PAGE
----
Stay up late and see the first of two lunar eclipses this year

On Sunday night, Earth will once again line up directly between the sun and the moon, creating the first total lunar eclipse of the year.

At its peak, just after midnight, in the midst of totality, the moon will turn red, also known as a super blood moon. A supermoon appears brighter and larger due to its proximity to Earth. The red-orange tint is the result of Earth’s atmosphere refracting sunlight toward the fully eclipsed Moon.

“I’ve seen some very red and very coppery eclipses and they’re beautiful, but I’ve seen some eclipses so gray and dark that you could barely find the moon at the height of totality,” said Bart Fried, executive vice president. of the Association of Amateur Astronomers of the City of New York. “So it’s always interesting to watch because you never know, it’s like Forrest Gump, you never know what you’re going to get in that box of chocolates.”

Astronomers also classify the general phenomenon of an eclipse, where three or more celestial bodies line up, as a syzygy, from the Greek word for “paired.” Although our planet will block sunlight from the moon, it will still be visible to the naked eye. The last super blood moon, in January 2019, provided stunning photo opportunities.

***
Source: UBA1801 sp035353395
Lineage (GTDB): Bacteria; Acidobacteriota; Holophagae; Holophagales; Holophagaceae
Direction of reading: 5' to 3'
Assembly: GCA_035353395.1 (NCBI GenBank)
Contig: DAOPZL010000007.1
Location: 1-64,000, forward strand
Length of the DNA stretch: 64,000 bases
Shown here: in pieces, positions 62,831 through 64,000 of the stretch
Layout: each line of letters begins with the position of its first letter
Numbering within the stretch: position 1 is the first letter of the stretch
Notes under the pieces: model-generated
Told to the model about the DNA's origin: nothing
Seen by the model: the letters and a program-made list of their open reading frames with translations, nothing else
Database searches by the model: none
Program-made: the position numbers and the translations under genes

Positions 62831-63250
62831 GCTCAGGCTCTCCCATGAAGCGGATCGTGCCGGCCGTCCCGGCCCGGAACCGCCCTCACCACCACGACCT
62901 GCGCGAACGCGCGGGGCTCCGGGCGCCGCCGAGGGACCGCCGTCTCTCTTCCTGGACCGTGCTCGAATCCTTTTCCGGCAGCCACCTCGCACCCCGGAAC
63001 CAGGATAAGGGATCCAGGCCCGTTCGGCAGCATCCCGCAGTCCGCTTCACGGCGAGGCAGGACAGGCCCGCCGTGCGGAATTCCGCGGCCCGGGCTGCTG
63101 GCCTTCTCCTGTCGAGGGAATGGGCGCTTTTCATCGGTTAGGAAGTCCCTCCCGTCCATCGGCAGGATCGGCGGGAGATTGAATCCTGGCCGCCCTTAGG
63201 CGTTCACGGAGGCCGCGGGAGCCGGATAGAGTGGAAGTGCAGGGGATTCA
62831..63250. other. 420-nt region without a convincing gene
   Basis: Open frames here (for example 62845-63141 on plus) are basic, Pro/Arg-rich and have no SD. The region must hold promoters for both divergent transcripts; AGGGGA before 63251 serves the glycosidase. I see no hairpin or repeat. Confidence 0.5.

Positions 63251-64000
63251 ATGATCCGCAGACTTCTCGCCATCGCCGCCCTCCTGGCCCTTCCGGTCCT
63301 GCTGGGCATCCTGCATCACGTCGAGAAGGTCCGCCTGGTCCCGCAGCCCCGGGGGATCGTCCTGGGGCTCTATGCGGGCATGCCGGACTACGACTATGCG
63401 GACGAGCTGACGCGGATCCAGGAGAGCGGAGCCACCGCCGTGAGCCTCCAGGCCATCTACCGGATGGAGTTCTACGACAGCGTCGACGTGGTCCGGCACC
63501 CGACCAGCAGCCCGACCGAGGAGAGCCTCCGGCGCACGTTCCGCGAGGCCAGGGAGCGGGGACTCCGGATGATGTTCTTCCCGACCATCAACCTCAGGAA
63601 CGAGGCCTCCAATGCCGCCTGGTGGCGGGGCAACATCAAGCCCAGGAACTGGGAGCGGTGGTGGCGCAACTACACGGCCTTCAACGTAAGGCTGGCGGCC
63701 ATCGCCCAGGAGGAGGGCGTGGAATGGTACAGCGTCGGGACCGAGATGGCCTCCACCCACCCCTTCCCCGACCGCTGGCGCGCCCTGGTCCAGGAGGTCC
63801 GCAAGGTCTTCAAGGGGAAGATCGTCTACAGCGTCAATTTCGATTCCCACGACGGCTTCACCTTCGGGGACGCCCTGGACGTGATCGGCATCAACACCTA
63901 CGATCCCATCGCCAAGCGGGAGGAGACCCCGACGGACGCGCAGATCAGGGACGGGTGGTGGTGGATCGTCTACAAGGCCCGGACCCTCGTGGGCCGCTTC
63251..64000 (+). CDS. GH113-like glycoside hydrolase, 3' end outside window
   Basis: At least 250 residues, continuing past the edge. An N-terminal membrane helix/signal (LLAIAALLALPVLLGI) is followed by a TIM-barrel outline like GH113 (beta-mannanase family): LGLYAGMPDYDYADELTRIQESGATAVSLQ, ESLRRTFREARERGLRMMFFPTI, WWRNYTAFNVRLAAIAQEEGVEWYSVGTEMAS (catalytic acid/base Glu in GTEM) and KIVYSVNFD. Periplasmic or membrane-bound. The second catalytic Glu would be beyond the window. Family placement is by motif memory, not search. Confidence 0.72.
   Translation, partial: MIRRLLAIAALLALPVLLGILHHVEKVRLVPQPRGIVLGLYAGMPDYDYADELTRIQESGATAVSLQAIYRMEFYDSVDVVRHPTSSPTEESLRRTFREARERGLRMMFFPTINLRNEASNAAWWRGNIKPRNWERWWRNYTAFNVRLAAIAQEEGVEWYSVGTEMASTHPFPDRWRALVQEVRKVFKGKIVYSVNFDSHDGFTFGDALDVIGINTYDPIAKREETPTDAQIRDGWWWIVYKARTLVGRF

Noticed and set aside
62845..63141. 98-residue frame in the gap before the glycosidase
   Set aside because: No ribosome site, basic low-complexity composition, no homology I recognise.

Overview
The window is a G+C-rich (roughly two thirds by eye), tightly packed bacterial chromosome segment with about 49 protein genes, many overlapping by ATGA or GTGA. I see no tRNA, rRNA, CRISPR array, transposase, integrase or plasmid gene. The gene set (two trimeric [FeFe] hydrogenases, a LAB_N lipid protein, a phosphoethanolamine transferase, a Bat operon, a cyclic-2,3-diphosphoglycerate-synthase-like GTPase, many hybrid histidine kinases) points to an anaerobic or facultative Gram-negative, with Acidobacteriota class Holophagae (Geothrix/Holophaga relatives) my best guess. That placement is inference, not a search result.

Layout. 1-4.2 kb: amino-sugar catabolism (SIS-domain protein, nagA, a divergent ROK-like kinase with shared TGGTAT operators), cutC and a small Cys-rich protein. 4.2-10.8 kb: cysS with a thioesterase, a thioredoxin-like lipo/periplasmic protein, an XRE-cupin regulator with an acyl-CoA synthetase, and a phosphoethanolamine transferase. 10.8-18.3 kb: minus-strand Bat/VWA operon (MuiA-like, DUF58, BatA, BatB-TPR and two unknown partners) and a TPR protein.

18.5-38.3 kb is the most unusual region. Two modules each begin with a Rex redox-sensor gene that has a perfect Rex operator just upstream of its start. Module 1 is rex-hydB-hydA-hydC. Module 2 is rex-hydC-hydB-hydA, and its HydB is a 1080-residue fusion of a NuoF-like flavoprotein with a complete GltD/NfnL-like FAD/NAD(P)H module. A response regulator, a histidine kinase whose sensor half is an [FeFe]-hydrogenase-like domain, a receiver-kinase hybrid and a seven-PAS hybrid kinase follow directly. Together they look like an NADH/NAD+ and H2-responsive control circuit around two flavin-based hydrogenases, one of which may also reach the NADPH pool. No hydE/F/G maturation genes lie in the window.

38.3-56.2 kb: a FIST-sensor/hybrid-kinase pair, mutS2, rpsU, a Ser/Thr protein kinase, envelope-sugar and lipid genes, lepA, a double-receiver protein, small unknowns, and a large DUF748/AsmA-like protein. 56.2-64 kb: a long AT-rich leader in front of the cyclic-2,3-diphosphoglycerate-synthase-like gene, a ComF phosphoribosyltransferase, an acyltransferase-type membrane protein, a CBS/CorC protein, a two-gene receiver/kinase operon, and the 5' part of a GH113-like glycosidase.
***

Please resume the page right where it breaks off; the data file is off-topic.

The eclipse will begin at 9:32 pm in the New York metropolitan area with Earth’s shadow inching across the surface of the Mayflower Moon. But viewers may not notice until it turns into a partial eclipse an hour or so later. The shadow will continue to move slowly until the full moon slips away at 1:55 a.m.

The peak, when the shadow is most complete, will occur 11 minutes after midnight, but the moon will be completely eclipsed from 11:29 pm to 12:54 am, lasting almost 1.5 hours.

During this “totality” phase, the northern part of the moon will be the darkest, making the stars in the constellations Libra and Scorpio appear brighter and easier to see.

“Because the moon is quite high in the sky, it will be high enough that anyone who isn’t blocked by an 800-story building can see it,” Fried said.

The roughly four-hour event can be viewed anywhere, without the need for a telescope or binoculars. Heading out of the city limits for darker skies will add to the space spectacle, as the Eta Aquarids meteor showers will be active in the night sky through May 27.

“For people who want to take the time to see the eclipse, they don’t sit there for four hours looking at it. It’s like watching paint dry; That will drive you crazy,” Fried said. “You look at it right before it starts and maybe take a good picture of the moon and every half hour, or even 15 minutes, you go outside and watch the changes happen.”

The Liberty Science Center, across the Hudson River in Jersey City, invites the public to join them in their lunar mania. The museum will be open late beginning at 6:30 pm for planetarium exhibits, a Pink Floyd laser show, and telescopes set up for viewing until 1 am Tickets are $22.99-$27.99. Observing a lunar eclipse is safe with the naked eye.

The second lunar eclipse of 2022 will occur on November 7 over North America.

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